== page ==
There is no information regarding the presence of epinephrine in human milk or the effects of epinephrine on the breastfed infant or on milk production. However, due to its poor oral bioavailability and short half-life, epinephrine exposure is expected to be very low in the breastfed infant.
Epinephrine is the first-line medication of choice for treatment of anaphylaxis; it should be used in the same manner for anaphylaxis in breastfeeding and non-breastfeeding patients.
Clinical use data support weight-based dosing for treatment of anaphylaxis in pediatric patients, and other reported clinical experience with the use of epinephrine suggests that the adverse reactions seen in children are similar in nature and extent to those both expected and reported in adults.
Safety and effectiveness of epinephrine in pediatric patients with septic shock have not been established.
Clinical studies for the treatment of anaphylaxis have not been performed in subjects aged 65 and over to determine whether they respond differently from younger subjects. However, other reported clinical experience with use of epinephrine for the treatment of anaphylaxis has identified that geriatric patients may be particularly sensitive to the effects of epinephrine. Therefore, for the treatment of anaphylaxis, consider starting with a lower dose to take into account potential concomitant disease or other drug therapy.
Clinical studies of epinephrine for the treatment of hypotension associated with septic shock did not include sufficient numbers of subjects aged 65 and over to determine whether they respond differently from younger subjects. Other reported clinical experience has not identified differences in responses between the elderly and younger patients. In general, dose selection for an elderly patient should be cautious, usually starting at the low end of the dosing range, reflecting the greater frequency of decreased hepatic, renal, or cardiac function, and of concomitant disease or other drug therapy.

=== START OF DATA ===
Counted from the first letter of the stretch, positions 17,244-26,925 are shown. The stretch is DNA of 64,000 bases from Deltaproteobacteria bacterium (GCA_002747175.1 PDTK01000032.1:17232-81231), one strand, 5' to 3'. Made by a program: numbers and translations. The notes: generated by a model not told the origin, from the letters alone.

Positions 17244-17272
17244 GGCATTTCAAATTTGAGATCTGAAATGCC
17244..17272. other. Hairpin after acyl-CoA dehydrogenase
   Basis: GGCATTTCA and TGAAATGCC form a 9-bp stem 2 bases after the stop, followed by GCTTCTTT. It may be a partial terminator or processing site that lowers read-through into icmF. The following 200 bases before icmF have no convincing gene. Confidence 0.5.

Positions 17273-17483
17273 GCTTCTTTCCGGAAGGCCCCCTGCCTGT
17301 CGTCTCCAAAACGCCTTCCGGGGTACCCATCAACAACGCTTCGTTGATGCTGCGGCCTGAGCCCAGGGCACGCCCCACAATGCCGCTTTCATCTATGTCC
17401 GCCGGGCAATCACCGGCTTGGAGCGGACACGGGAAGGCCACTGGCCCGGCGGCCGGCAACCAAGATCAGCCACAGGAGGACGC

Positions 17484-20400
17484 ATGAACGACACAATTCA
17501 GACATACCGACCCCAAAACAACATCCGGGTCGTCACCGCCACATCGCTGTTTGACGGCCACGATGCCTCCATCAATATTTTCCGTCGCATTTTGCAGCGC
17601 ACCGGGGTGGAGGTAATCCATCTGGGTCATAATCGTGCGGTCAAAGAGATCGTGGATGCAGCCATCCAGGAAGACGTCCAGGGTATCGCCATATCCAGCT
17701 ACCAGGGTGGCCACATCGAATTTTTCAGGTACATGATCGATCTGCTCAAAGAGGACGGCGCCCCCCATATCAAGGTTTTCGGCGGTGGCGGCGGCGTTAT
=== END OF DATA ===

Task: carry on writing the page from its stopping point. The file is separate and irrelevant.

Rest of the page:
Overdosage of epinephrine may produce extremely elevated arterial pressure, which may result in cerebrovascular hemorrhage, particularly in elderly patients. Overdosage may also result in pulmonary edema because of peripheral vascular constriction together with cardiac stimulation. Epinephrine overdosage can also cause transient bradycardia followed by tachycardia and these may be accompanied by potentially fatal cardiac arrhythmias. Premature ventricular contractions may appear within one minute after injection and may be followed by multifocal ventricular tachycardia (prefibrillation rhythm). Subsidence of the ventricular effects may be followed by atrial tachycardia and occasionally by atrioventricular block. Myocardial ischemia and infarction, cardiomyopathy, extreme pallor and coldness of the skin, metabolic acidosis due to elevated blood lactic acid levels, and renal insufficiency have also been reported.
Epinephrine is rapidly inactivated in the body and treatment following overdose with epinephrine is primarily supportive. Treatment of pulmonary edema consists of a rapidly acting alpha-adrenergic blocking drug (such as phentolamine mesylate) and respiratory support. Treatment of arrhythmias consists of administration of a beta-adrenergic blocking drug (such as propranolol). If necessary, pressor effects may be counteracted by rapidly acting vasodilators or α-adrenergic blocking drugs. If prolonged hypotension follows such measures, it may be necessary to administer another pressor drug.